Public health medicine - developing effective and fair funding policies

Dr C is a consultant in public health medicine. Here he reflects on developing effective and fair policies with CCGs for funding.

What's the issue you reflected on?

Tell us about an incident/situation/feeling that gave you cause for reflection

I work in health care Public Health and support the local clinical commissioning groups (CCGs) in their priority setting process including commissioning policy development.

As a local health system we were updating the commissioning statement for septorhinoplasty; especially under what circumstances it will be funded. Local ENT consultants wanted further indications to be included so that septorhinoplasty could be funded for these patients.

I found it was hard to define the boundary between clinical need (where there is definite clinical benefit) and cosmetic intervention. The ENT consultants were trying to do their best for their patients by including indications such as severe anosmia and recurrent epistaxis.

As a Public Health consultant I need to consider the cost of performing these interventions on patients who might gain marginal benefit. I did my best to work with CCG GPs and the local ENT consultants to agree a consensus.

What made you stop and think?

I wondered what the appropriate approach to take was in finalising the funding indications for septorhinoplasty. Should I be looking at the best available evidence?

I often find that the evidence is not available at the level I am looking for. It also becomes hard to disagree with the local experts and I need to avoid giving an impression that this is purely a cost cutting measure.

There are many ways to reflect - how did you do it?

I went over the scenario many times and debated with myself what a rational person will do. I also discussed this with one of my trainees to gauge their views.

I challenged myself to defend my course of action, and the indications that I was intending to include/exclude. I thought about the possible reaction of the local ENT consultants, the CCG GPs and the managers.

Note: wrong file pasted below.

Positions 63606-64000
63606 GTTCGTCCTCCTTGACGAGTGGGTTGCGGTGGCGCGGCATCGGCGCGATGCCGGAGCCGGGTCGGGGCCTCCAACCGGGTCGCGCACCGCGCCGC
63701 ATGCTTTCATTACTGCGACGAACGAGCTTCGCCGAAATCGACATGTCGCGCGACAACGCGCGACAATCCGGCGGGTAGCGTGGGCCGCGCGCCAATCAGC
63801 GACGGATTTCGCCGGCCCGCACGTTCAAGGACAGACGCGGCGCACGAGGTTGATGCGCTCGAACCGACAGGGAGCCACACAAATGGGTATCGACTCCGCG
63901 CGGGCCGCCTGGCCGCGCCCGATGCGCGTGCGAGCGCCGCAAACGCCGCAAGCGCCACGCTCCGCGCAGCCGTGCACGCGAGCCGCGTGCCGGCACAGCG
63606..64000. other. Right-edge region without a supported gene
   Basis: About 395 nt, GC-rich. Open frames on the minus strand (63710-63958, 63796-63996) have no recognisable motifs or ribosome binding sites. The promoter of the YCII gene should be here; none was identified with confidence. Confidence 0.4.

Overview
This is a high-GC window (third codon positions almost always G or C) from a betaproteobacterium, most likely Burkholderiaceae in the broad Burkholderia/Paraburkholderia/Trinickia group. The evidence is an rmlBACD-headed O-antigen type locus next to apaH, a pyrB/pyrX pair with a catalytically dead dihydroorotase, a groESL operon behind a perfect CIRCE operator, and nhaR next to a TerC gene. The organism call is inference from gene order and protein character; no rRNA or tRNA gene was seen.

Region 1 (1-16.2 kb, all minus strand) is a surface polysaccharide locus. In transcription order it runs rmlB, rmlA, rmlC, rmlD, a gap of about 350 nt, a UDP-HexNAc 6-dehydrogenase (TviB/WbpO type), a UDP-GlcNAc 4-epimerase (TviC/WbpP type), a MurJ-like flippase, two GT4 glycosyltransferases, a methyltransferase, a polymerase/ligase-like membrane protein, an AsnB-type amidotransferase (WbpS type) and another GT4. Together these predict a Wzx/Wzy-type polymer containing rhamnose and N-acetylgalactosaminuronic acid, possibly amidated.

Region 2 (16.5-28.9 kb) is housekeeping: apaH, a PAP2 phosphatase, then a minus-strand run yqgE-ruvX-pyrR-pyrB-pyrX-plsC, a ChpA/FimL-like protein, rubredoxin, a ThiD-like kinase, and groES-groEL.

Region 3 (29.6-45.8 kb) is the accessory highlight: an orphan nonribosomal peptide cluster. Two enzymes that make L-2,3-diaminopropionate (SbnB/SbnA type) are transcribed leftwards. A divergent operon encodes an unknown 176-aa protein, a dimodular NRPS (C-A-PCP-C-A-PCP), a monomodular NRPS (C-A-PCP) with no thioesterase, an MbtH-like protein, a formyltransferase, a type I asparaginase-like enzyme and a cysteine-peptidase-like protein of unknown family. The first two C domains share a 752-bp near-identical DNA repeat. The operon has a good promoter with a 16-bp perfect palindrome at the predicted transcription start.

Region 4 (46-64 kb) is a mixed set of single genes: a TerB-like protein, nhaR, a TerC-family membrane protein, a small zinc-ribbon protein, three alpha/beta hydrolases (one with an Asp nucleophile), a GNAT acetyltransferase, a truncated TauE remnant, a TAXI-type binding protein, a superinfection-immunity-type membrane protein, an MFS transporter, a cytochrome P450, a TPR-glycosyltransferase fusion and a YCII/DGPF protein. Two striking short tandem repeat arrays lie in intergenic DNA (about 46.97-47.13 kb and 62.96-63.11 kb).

I thought through the impact the revised statement will have on the patients and the resource implications for the local commissioning arm of the NHS.

What did you do?

Tell us what you took away or learned from this experience?

Evidence may not always be the answer in formulating commissioning policies as it may not be available. Hence local consensus has to be reached working closely with primary and secondary care clinicians.

When there is disagreement between the two it takes a lot of time and effort to agree a common position. The purchaser provider split sometimes could hinder clinical collaboration and cooperation and I need to work around this potential barrier.

Taking the process through established mechanisms in the local health system at times can be cumbersome and frustrating - plenty of time is needed.

How did it change your thinking or practice?

I will start a dialogue with the respective specialists and will involve the lead GP from the CCG. However this may not always be possible due to time constraints. But I will endeavour to adopt this approach.

Unless there is local buy in from secondary care specialists in commissioning policy development, it is almost impossible to implement these locally.

What have been the effects of your changes?

Has it improved your practice and outcomes?

This needs to be seen. I hope that the new approach will lead to better engagement and commissioning policies that are agreeable to local clinicians.

Many commissioning policies are coming up for review and I will be adopting this approach. A well-developed policy with local clinician engagement and approval will benefit patients in the greatest need and avoid the opportunity cost of treating patients who are unlikely to benefit from an invasive intervention.

Has it affected others?

Yes. The revised policy will make the intervention available to wider groups of patients. Procedures will be offered to patients quicker as the clinicians are clear what is being commissioned and which patients they can operate on.

This will also help if the local commissioning organisation decides to introduce prior approval for procedures as the criteria is clearer and has the agreement of local clinicians.

Top tips

What top tips would you give to doctors in your specialty about how to get the most from reflection or thinking constructively about a particular problem?

  • If you feel something has gone particularly well then it is worthy of reflection to identify actions, approach or areas to copy for future work.
  • Similarly if something has gone badly this is certainly worthy of the investment in time and effort to learn from it so that there is less of chance of this happening again.
  • Keep an open mind and try not to blame someone else or yourself for that matter.
  • The objective is to learn and improve on an ongoing basis.
  • As far as possible write some brief reflective notes as soon as possible.
  • Always use a selection of reflective notes during your appraisal and discuss these with your appraiser.
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